This is not exactly ground-breaking news, but I read a lot of books this year. I get different totals by look at my Goodreads account, my Pinterest page, and this blog, because I don’t always remember to record every book in every case, so for a year-end total I’m going with the Pinterest board, because it gives such a good visual at-a-glance of books read and is pretty. So I’m going to say I read 113 books this year.
I usually do a quick break-down of a few stats about my reading — fiction vs non-fiction, gender/demographics of writers etc. This year I read 93 novels and 20 non-fiction books. I don’t break books down by format, but I will not that most of the non-fiction I read is via audiobook, which takes a little longer per book but allows me to get through more total books as I can now “read” while washing the dishes, driving, or walking the dog, three activities that don’t combine well with traditional eye-based reading formats. Although I read (as I always do) far more fiction than non-fiction, there were some real stand-outs in my non-fiction reads this year, to the extent that I decided to do a Top Ten of Fiction and a Top Five of Non-Fiction. That means a quarter of the non-fiction I read made it onto my favourites list this year. I still find “ears for non-fiction, eyes for fiction” is a rule that works well for how my brain processes information, but everyone is different. Most of my fiction reading is via e-book, unless it’s a re-read of an old favourite I own a copy of, or a paper book someone has given or loaned me.
Another predictable trend is that my reading still tends to favour women writers over men, this time by a larger margin than usual — 20 books by men, 92 by women, and one by multiple authors (I’m not aware of any non-binary authors I read this year unless there’s one I missed). However, one of my ten favourite novels and three of my favourite non-fiction books were written by men, who tend to be over-represented in my year-end favourites list every year simply because I’m much less likely to pick up a book by a male writer unless I already know something good about the writer or the book, so the ones I read tend to be stellar picks, whereas I’m more likely to take a chance on any old foolishness written by a writer who identifies as female. Again, just how my brain is wired.
Regular readers of this blog also know that several years ago I started making a concerted effort to seek out more books by Black, Indigenous, Asian, Latina and other authors who don’t primarily identiy as “white people.” This can be hard to define, but I find that it generally means that while 75-80% of the books I read still end up being written by white, English-speaking writers from the US, the UK, and Canada, at least I get a little more diversity in my mental diet when I make the effor to seek out other writers. This year I counted 26 books by racialized writers in my list.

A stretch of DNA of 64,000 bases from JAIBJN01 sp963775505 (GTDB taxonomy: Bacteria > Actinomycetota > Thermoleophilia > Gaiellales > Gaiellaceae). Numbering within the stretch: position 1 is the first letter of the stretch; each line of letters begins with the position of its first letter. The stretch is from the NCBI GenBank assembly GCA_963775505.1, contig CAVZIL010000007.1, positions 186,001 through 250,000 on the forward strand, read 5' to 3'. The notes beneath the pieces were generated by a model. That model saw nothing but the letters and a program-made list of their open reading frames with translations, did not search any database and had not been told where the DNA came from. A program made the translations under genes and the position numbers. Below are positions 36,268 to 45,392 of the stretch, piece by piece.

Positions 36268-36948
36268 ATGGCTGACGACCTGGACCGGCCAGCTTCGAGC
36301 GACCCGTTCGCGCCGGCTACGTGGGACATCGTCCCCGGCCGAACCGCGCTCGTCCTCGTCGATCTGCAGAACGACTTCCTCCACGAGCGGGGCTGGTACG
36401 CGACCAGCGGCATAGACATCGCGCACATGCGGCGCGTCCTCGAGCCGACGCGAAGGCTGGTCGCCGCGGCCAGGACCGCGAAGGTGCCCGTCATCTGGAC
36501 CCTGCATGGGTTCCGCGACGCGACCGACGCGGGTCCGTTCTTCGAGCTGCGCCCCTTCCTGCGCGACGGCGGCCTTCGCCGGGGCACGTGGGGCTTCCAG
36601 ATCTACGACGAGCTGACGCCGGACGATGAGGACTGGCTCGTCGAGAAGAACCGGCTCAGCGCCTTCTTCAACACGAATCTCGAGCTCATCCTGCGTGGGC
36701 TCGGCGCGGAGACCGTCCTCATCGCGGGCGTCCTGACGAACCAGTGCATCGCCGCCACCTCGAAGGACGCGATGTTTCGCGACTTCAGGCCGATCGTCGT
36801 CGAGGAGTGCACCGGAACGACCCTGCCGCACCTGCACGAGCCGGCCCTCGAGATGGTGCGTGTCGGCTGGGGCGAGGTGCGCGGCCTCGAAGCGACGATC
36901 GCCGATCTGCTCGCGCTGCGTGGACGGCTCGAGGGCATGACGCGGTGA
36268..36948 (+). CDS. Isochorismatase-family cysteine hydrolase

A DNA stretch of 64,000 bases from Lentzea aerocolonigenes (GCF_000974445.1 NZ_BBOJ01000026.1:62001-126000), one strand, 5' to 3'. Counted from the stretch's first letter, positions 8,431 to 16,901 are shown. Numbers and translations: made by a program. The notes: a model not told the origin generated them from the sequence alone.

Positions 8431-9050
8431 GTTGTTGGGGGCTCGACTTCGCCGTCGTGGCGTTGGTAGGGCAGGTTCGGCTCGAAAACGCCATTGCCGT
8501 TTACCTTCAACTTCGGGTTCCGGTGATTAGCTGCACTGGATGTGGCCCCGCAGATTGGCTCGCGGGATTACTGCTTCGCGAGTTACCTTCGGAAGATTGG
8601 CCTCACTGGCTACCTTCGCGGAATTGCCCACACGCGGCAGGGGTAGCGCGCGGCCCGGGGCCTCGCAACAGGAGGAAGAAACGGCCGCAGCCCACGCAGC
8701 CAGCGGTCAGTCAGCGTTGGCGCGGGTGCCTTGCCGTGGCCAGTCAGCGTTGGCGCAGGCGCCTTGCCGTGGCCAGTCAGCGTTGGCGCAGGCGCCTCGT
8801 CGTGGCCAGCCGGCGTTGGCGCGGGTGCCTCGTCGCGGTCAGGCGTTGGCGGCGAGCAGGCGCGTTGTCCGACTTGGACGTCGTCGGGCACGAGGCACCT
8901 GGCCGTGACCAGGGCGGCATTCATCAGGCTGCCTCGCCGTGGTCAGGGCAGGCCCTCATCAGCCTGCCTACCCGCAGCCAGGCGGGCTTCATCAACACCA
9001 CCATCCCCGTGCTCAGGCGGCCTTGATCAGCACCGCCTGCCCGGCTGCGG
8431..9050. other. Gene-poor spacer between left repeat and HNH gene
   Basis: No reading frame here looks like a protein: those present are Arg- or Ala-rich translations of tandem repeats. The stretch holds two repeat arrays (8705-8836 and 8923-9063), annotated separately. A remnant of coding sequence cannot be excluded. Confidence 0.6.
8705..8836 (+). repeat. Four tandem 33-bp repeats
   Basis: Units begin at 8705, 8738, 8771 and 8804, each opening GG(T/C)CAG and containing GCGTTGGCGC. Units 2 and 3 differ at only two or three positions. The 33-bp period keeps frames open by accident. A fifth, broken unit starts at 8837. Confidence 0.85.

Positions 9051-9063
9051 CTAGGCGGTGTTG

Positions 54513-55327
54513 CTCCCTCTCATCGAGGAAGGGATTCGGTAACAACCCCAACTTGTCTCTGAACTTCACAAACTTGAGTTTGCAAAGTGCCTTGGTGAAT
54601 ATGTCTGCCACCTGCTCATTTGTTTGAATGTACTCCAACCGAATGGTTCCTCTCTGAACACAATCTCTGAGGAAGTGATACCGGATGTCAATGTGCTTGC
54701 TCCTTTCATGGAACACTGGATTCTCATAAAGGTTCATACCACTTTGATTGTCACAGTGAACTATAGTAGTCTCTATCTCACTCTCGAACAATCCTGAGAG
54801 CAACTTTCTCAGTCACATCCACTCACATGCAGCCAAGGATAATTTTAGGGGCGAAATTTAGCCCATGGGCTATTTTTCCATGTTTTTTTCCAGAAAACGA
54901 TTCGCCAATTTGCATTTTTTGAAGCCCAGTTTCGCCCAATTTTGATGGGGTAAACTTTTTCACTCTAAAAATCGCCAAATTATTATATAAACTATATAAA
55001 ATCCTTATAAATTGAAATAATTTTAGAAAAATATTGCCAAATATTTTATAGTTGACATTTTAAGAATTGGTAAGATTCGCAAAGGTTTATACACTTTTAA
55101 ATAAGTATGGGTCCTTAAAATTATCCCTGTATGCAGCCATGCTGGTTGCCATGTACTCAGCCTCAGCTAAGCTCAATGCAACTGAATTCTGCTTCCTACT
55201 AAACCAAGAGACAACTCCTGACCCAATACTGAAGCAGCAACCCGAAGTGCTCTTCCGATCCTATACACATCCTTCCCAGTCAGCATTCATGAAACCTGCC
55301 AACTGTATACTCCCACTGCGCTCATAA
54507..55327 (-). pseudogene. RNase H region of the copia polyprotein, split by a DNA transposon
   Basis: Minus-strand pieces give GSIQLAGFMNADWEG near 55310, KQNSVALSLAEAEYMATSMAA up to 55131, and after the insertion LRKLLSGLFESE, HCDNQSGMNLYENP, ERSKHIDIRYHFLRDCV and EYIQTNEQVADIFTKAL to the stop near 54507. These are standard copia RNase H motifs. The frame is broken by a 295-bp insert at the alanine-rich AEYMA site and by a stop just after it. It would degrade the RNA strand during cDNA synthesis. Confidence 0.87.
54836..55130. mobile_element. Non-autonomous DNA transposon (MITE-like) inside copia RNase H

My Top Ten Novels of 2021 (with links to my reviews, and with a sneak bonus book) were, in the order I read them in:
- Miss Benson’s Beetle, by Rachel Joyce
- The Girl With the Louding Voice, by Abi Dare
- Girl, Woman, Other, by Bernardine Evaristo
- Tales from Lindford, by Catherine Fox
- One Last Stop, by Casey McQuiston
- A Thousand Ships, by Natalie Haynes
- The Final Revival of Opal and Nev, by Dawnie Walton
- A Psalm for the Wild-Built, by Becky Chambers. Also I’m sneaking in a recommendation for Chambers’ other books, her Wayfarers series, especially A Closed and Common Orbit, which would have been on the list if I’d decided to do a Top 11 instead of a Top 10 novel list for some reason.
- The Invisible Life of Addie LaRue, by V.E. Schwab
- The Lincoln Highway, by Amor Towles
My Top Five Non-Fiction Books of 2021, again in chronological order of when I read them
- Know My Name, by Chanel Miller
- The Anthropocene Reviewed, by John Green
- How the Word is Passed, by Clint Smith III
- Wait for God to Notice, by Sari Fordham
- Did Ye Hear Mammy Died?, by Seamus O’Reilly
The non-fiction list was tough, because I didn’t have quite enough for another Top Ten but too many for a Top Five, and I do like nice round numbers. Two others I really wanted to include were Between Two Kingdoms by Suleika Jaouad, and No Cure for Being Human by Kate Bowler. So I guess I really had a Top Seven non-fiction books. But I chose to knock those two off the official list because they’re extremely well-known and well-publicized bestsellers, like 4/5 of my final list, and I really wanted to give a spot to the brilliant Wait for God to Notice, a smaller-press book by a less-known author that deserves to be more widely read.
That’s my year in books, folks! What did you read and love this year? Any of these? Any others you’d highly recommend?